In a brief interlude from lessons she explains how, for many pupils, art has become a visual platform to express themselves and communicate.

"Sometimes they can arrive here quite agitated and leave in a better frame of mind after doing some art," she says.

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"You can get a feeling of calm being here but if you don't explain that this activity has a definite end it can stop them from even trying.

"But their work takes as long as it takes them.

"We don't have artists worried about if it looks the way it should and they don't have a teacher telling you what it should look like.

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"I think that there's not many opportunities for these children to shine through to show what they can do."

But this is a case where they can. There seems to be something about the work, a real energy that appeals to people.

"It's not just the people who know the children who can see this, it can be complete outsiders who really do engage with the work.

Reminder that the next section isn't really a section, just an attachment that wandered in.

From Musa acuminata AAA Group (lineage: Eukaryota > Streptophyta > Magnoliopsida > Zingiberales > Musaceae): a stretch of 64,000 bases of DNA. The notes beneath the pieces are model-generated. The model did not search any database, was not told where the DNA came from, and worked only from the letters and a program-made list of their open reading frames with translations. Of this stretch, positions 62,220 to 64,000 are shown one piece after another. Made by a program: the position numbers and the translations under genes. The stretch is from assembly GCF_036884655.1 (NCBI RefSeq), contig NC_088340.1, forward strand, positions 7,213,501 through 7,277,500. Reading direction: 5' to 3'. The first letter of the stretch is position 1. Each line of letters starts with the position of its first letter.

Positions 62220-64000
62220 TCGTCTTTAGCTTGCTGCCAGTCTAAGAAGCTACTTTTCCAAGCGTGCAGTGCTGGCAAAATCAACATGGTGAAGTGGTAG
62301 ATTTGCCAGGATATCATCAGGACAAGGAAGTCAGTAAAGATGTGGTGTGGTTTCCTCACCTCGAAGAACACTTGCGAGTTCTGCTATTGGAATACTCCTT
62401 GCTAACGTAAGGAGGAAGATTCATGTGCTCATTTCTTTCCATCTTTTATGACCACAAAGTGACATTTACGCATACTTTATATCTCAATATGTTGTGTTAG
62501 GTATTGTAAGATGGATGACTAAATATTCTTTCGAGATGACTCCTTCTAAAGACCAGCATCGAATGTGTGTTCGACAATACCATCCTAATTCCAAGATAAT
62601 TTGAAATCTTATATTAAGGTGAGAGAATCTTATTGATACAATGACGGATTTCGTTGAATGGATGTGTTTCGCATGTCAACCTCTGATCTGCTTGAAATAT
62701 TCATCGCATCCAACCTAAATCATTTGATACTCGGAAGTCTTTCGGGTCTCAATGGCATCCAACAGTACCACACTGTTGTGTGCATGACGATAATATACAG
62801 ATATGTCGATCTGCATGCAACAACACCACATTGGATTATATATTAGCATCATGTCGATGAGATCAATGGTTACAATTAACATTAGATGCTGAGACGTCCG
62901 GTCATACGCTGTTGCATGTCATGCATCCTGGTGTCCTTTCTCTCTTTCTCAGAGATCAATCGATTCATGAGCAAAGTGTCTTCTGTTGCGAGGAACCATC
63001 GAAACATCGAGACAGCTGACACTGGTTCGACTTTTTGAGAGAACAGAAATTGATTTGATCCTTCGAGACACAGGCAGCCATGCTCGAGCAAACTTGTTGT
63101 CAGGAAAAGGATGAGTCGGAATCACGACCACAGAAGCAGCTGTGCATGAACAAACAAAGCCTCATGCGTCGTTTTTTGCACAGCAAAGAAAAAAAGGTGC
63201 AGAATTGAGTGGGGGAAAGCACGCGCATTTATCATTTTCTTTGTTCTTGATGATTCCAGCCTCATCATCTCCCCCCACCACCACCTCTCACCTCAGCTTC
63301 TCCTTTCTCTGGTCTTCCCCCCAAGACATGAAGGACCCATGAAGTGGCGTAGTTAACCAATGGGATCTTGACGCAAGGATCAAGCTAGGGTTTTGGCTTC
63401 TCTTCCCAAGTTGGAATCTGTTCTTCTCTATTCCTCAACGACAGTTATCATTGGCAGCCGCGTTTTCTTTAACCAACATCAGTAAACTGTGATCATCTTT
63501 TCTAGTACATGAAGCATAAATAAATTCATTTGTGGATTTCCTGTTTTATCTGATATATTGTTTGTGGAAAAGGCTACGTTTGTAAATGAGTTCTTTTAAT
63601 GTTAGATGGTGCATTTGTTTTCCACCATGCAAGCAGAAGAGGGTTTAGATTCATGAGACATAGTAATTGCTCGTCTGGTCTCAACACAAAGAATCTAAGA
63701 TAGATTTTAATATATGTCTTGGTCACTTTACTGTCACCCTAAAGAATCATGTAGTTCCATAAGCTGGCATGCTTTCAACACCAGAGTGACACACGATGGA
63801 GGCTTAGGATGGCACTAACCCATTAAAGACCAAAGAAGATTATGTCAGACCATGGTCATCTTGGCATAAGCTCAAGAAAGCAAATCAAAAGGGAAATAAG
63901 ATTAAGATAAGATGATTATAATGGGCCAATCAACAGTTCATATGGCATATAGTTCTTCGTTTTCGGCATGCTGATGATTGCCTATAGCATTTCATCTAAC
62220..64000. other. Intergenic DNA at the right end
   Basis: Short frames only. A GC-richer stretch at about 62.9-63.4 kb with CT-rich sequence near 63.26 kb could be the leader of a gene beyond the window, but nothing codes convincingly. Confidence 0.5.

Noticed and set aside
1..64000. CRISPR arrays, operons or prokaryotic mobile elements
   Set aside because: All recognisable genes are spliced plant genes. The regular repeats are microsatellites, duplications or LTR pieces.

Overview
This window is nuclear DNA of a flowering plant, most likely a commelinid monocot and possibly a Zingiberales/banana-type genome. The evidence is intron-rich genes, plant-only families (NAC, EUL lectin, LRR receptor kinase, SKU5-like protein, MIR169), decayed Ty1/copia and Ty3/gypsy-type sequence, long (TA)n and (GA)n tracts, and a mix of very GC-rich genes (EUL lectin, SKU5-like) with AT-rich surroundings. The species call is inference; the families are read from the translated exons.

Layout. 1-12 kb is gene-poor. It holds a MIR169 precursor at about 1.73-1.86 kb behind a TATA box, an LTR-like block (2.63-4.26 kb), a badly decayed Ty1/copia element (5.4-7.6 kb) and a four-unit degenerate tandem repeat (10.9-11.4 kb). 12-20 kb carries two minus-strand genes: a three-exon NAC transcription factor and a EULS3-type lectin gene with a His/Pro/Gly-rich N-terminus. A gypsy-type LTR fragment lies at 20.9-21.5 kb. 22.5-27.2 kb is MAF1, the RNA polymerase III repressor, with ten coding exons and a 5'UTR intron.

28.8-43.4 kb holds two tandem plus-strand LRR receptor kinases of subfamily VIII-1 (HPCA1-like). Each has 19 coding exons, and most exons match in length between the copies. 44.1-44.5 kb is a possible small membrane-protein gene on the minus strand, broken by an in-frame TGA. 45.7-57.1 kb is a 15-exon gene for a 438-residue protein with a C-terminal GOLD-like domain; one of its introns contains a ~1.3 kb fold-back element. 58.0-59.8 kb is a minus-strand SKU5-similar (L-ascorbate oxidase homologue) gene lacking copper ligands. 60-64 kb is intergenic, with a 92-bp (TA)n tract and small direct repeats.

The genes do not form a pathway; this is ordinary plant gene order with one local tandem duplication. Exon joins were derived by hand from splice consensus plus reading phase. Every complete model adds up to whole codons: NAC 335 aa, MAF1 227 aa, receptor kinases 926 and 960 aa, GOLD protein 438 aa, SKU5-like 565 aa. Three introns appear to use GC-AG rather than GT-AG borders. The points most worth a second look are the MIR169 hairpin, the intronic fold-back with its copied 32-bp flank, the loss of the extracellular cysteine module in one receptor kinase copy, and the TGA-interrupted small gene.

"Many people do say it's just as good as other work they've seen in galleries."

Later Ms Hendery adds: "When you see parents admiring the work it's very special because for nearly all these children they don't produce much written or oral work so their art work is the most tangible form of their progress."They may be at an early level for many subjects but their artwork can easily sit beside professional artists or mainstream pupils."

Paul Penrice, an arts development worker at Gallery on the Corner which has exhibited St Crispin's for the last three weeks, revealed that 41 of 52 works mounted had been sold.

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"The exhibition has appeared to intrigue viewers at the gallery because of the high standard and the diversity of the work," he says.

"It's fair to say that the artworks aren't perhaps the kind you might normally associate with that of children, the work seems more mature and more considered, which has undoubtedly made the show so successful both commercially and in terms of artistic expression."